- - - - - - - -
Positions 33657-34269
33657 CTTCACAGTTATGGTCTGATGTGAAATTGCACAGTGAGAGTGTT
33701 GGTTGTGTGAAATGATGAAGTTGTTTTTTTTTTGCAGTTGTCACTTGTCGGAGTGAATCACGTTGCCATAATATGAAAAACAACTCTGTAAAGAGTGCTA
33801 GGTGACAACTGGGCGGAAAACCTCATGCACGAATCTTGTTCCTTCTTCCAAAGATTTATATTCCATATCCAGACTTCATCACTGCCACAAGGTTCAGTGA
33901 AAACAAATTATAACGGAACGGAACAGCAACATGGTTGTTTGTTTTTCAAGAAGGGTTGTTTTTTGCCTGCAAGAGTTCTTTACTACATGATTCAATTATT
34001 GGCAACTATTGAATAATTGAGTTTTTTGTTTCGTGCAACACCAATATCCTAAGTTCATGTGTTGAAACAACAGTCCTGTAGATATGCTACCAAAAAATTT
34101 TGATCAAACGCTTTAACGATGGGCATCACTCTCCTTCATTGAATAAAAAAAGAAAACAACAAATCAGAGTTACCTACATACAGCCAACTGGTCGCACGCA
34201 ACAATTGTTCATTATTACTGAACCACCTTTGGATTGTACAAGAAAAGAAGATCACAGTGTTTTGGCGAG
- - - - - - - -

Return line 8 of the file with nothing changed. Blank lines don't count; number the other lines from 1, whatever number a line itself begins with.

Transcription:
34201 ACAATTGTTCATTATTACTGAACCACCTTTGGATTGTACAAGAAAAGAAGATCACAGTGTTTTGGCGAG